Bernice was obsessed with a fear of contamination, a fear she vaguely linked to her father’s death from pneumonia. Although she reported that she was afraid of nearly everything, because germs could be anywhere, she was particularly upset by touching wood and other ‘scratchy objects’. She was unable to state why these particular objects were sources of possible contamination.

Bernice tried to reduce her discomfort by engaging in compulsive rituals that took up almost all her waking hours. She spent three to four hours in the morning in the bathroom, washing and rewashing herself. Between baths, she scraped away the outside layer of her bar of soap so that it would be totally free of germs. Mealtimes also lasted for hours, as Bernice performed her rituals–eating three bites of food at a time, chewing each mouthful 300 times. These steps were meant magically to decontaminate her food. Even Bernice’s husband was sometimes involved in these mealtimes ceremonies, shaking a teakettle and frozen vegetables over her head to remove the germs. Bernice’s rituals and fear of contamination had reduced her life to doing almost nothing else. She would not leave the house, do housework, or even talk on the telephone,” (Davidson, Neale, Blankstein, Flett, 2002).

Obsessive Compulsive Disorder (OCD) is an anxiety disorder in which the mind is flooded with persistent and what seems to be uncontrollable thoughts. An individual is compelled to repeat certain tasks which causes great distress and interference with everyday functioning.

Obsessive Compulsive Disorder can be treated effectively if the treatment plan is performed in a consistent, logical and supportive manner. A person in treatment will come to realize that the fear, anxiety and all other difficult symptoms associated with an obsessive-compulsive routine can decrease and pass over time. As well, the feelings associated with OCD do not cause personal harm. This can be very difficult for a person with OCD to grasp without treatment. This person may hold on to these compulsive behaviours because it is the only way he/she has been able to cope with their obsessive thoughts, impulses and feelings. This coping mechanism, however, only provides temporary reduction of unpleasant feelings and can worsen and increase if continued. Like the story of Bernice, we come to realize how her OCD is interfering with her life as well as her husband’s.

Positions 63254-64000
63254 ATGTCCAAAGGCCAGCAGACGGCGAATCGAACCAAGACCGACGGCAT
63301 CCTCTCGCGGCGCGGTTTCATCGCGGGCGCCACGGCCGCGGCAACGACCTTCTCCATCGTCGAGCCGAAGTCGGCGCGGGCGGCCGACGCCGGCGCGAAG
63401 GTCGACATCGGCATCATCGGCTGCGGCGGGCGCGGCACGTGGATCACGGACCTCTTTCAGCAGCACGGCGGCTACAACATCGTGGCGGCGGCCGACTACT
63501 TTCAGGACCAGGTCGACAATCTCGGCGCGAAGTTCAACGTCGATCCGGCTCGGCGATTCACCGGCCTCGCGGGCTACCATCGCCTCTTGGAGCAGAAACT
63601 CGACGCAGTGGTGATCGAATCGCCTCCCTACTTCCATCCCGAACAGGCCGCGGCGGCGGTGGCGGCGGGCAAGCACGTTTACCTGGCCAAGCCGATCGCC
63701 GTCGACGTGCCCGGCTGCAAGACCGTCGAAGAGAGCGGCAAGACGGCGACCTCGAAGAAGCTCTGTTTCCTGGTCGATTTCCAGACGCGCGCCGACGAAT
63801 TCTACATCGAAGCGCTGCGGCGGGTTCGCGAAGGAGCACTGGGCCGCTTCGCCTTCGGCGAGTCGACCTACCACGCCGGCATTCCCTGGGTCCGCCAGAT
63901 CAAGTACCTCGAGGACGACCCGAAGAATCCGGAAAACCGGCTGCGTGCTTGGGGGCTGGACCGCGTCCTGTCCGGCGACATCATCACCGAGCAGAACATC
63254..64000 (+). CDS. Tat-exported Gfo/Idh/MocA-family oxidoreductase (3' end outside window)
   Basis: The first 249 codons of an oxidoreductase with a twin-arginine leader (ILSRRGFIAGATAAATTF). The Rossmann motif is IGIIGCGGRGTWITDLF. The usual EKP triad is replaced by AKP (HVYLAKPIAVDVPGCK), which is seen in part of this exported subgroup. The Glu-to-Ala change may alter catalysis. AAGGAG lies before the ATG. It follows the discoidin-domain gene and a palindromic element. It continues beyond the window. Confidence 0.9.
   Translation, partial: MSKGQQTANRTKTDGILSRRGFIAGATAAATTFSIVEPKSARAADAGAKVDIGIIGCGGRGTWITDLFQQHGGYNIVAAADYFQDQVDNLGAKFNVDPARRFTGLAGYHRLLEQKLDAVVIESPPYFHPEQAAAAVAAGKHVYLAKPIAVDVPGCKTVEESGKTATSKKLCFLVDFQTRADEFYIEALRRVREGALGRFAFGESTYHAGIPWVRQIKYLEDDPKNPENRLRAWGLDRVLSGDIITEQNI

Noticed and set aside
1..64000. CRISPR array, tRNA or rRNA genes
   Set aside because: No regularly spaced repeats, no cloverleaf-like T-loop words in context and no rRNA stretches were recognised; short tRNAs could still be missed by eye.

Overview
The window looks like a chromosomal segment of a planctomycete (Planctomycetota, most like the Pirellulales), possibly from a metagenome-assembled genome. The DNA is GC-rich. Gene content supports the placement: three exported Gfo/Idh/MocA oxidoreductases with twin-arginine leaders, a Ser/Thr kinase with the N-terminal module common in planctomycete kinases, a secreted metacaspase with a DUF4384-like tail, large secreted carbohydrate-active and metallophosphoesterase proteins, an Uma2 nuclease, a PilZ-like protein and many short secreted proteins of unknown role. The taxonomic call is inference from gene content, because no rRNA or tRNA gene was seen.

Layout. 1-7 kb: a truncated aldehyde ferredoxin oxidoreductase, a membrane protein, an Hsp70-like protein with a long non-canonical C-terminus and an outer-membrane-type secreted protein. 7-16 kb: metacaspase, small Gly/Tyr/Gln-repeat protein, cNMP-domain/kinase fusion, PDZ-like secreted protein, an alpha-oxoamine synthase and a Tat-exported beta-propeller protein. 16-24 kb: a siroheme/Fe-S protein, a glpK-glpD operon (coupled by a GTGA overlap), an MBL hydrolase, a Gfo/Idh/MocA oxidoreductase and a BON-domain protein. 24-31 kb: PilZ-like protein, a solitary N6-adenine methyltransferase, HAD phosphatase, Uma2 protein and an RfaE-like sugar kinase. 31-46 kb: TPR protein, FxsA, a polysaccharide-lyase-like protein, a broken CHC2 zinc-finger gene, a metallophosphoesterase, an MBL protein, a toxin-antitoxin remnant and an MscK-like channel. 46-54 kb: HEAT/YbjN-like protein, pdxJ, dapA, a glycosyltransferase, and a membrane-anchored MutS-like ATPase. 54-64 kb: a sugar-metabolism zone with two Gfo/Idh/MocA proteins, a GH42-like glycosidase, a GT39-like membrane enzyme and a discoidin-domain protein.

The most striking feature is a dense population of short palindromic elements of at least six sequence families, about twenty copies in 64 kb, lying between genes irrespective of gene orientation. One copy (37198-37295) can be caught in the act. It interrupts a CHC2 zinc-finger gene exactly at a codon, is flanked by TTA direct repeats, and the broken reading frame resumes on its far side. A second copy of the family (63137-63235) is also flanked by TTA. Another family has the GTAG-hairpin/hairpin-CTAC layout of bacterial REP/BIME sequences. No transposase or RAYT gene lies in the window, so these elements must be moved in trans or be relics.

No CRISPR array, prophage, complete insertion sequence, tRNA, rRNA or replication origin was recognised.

Here are a couple key points to know about treating OCD – 
Cognitive Behaviour Therapy: CBT helps people recognize the connection between thoughts, feelings and associated impulses or behaviours. Narrative theory helps people reexamine their story (i.e., a significant event in the person’s life, like Bernice’s father passing, can inform about the when and how these thoughts and behaviours initially developed) as it is related to the troubling behaviour and identify cognitive shifts helpful in changing both the narrative and, thus, the emotions and behaviours.

Behavioural contracting and changes may also be used in therapy. An agreement that compulsive behaviours will be reduced and eventually not be performed is an effective step toward reducing these behaviours. Exposure therapy and systematic desensitization approaches set in place the gradual exposure to the fear and anxiety provoking stimulus, in a safe and progressive manner, that sets the person up for success in reducing the emotional impact and related behaviours.

The combination of approaches right for each person may vary . It is important for people to connect with, negotiate changes with and work closely with a professional, registered therapist. There is no suggested or ideal length of treatment as it depends on the individual’s unique needs and goals. With consistent effort in treatment, people struggling with OCD can see progress and be able to celebrate successes.

Call us today to get more information on treating OCD, and learn how to support family members with this OCD as well.